We asked John Shinnick, a portfolio non-executive director and Coach-Mentor-Adviser for his view on some of the challenges facing NEDs with roles in a SME.
Oh, if I could only find an analogy to compare a FTSE or big Civil Society NED role with working as a NED in the SME space, I would be a happy man. The closest I can get is comparing Premiership and Non-League football – SME NEDs can occasionally find themselves washing the kit or scouting for new players.
I currently have four non-exec roles: three are SME and one is big Civil Society and I see the contrast between the two types of role on a daily basis.
To me, the SME NED role is delivered down three strands:
Being in touch with and commenting on what is happening in the business; financial and non-financial KPIs, cash flow, business development tracking, R&D and change management processes. This is information that the NED should be able to access directly as it may not come out automatically.
Providing guidance, advice and mentoring to the Board as a group. Holding the Board to account when needed, prompting and supporting the Board members to work to a common purpose and following through on decisions that have been taken. This is not dissimilar to a big company NED role.
At times, standing in to support the Board; project managing a change event, leading a funding process, researching and resourcing business process change or perhaps a software change. It is moving into the executive space to intervene and then passing over the ongoing leadership of the issue or opportunity to the executive team.
In summary, it is being as committed to the performance and future outcomes of the business as the executive team are.
6 things you should know when you step into the SME space
There is a temptation to take on a NED role in haste; you want to start the NED journey and you want to be that NED. Perhaps, take a step back and have a proper courtship. What does that mean? Get to know each other. Agree what you each want from the relationship. Find out how you would handle a falling-out. If you are taking on a statutory role, think about working on an advisory basis for 3 months before signing up - treat it as a probationary period on both sides. I have recently signed as a statutory director where I have been a ‘non-exec advisory’ for 15 months - we really know each other well now.
Believing that you have a diverse Board may not stop faulty decisions being made because “group pressures lead to a deterioration of mental efficiency, reality testing or moral judgement” (Irving Janis, 1972). Be the independent thinker who is a step away from the pressures and can call out opinion dressed up as fact. You may be the only independent, unpressurised voice.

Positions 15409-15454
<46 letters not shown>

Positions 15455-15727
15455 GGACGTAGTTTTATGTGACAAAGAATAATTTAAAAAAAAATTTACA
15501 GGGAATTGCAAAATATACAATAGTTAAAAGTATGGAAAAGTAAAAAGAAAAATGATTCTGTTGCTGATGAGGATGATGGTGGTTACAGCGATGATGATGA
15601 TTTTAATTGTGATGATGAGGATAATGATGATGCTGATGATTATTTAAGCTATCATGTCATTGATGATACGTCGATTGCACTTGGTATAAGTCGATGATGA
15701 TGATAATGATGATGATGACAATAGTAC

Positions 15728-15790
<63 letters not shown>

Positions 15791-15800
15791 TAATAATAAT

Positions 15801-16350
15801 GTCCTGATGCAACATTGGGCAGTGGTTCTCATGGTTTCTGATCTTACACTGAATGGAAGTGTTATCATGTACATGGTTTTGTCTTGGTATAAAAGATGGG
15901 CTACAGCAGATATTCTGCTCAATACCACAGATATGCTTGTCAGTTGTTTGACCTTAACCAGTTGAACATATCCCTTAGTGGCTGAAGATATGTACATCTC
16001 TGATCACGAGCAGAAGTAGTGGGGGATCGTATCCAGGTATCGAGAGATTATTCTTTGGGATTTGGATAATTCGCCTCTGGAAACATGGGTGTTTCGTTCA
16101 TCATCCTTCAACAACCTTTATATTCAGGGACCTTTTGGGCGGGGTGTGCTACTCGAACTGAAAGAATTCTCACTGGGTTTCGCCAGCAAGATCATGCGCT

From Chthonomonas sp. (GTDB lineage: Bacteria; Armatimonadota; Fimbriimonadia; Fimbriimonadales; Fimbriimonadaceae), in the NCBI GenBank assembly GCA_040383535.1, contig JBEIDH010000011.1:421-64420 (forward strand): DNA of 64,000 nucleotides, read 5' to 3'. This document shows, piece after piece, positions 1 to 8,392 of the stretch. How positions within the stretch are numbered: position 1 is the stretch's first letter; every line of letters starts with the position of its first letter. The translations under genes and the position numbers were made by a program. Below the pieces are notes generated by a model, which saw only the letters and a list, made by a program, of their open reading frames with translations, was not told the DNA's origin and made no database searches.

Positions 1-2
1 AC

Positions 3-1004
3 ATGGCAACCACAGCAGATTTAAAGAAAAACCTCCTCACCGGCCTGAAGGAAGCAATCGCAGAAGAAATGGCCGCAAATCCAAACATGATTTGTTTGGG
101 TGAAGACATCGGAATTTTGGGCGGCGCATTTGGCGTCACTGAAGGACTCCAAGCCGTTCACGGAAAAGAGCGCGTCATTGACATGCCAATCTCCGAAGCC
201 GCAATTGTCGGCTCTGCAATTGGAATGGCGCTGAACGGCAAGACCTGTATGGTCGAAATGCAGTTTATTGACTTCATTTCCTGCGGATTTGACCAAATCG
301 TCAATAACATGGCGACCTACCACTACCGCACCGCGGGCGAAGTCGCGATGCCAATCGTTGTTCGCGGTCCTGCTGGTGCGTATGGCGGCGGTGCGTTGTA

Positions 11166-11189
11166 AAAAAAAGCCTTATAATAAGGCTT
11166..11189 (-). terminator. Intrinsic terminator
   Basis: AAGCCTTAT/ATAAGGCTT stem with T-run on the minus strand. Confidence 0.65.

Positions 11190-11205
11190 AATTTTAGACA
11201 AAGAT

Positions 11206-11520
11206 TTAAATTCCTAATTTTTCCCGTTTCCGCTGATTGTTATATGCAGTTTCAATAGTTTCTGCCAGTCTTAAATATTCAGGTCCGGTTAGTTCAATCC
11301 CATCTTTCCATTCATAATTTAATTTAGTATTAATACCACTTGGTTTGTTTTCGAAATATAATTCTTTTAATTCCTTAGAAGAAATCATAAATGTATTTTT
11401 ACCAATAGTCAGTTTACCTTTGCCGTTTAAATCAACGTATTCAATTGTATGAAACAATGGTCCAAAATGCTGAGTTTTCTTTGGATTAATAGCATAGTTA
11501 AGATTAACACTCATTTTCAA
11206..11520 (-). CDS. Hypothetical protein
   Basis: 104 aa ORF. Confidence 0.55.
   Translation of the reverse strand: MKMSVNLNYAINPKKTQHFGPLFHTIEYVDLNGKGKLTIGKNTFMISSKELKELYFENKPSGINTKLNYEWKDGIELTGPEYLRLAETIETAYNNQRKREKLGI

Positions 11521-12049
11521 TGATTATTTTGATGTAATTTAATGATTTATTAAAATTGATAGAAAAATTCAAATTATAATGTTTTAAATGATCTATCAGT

We all have read definitions of a NED: independence, dispassionate critique, not executive. I get it and I see it in my Civil Society role but in the SME space, it is more likely that you will intervene. Be clear and vocal when you see what needs to be done and be prepared to follow through on your thinking.
4. Network with a mindset
I network a lot. Not to gain assignments, although it does keep me out there, but to gain understanding. What is new? Who can deliver? Who is reliable? In the past two years, I have found lawyers, planners, tax advisers, accountants, content writers, digital specialists, researchers, coaches and recruiters for my non-exec clients. My clients joke about me being able to find the right people to resolve issues but they know that being able to do this isn’t chance.
This is a good way to think about your SME NED role and is how I frame my broader offering. For example, in a morning with a NED client, you may help them to resolve an issue, guide them using your experience or roll up your sleeves and work with them to sort an issue. Coach-Mentor-Advise: it’s a continuum.
6. Be a good guest
Good guests are like fish: they go off after three days. You are in your NED role helping the business to grow and improve. You are absolutely what they need – for now but not, perhaps, for always. Recognise that and test yourself periodically against whether you are still fit for purpose. Be appraised by your Board. Look for feedback.
There you have it, a personal view on being a NED in the SME space. I am often asked are four roles too many? I don’t think so. I was a partner in an international accounting firm and had twenty key clients. I now have four and have room for one more. My committed time is 5 days a month but one of my NED clients is always doing something which expands the time. I love the variety. My wife will whisper to me some mornings as we wake. “who are you today?” and I may whisper back “I haven’t decided yet”.
John Shinnick is a Chartered Accountant, NLP practitioner and EMCC Coach-Mentor. In his Coach-Mentor practice, he coaches into the FTSE and into professional partnerships. He can be contacted at [email protected]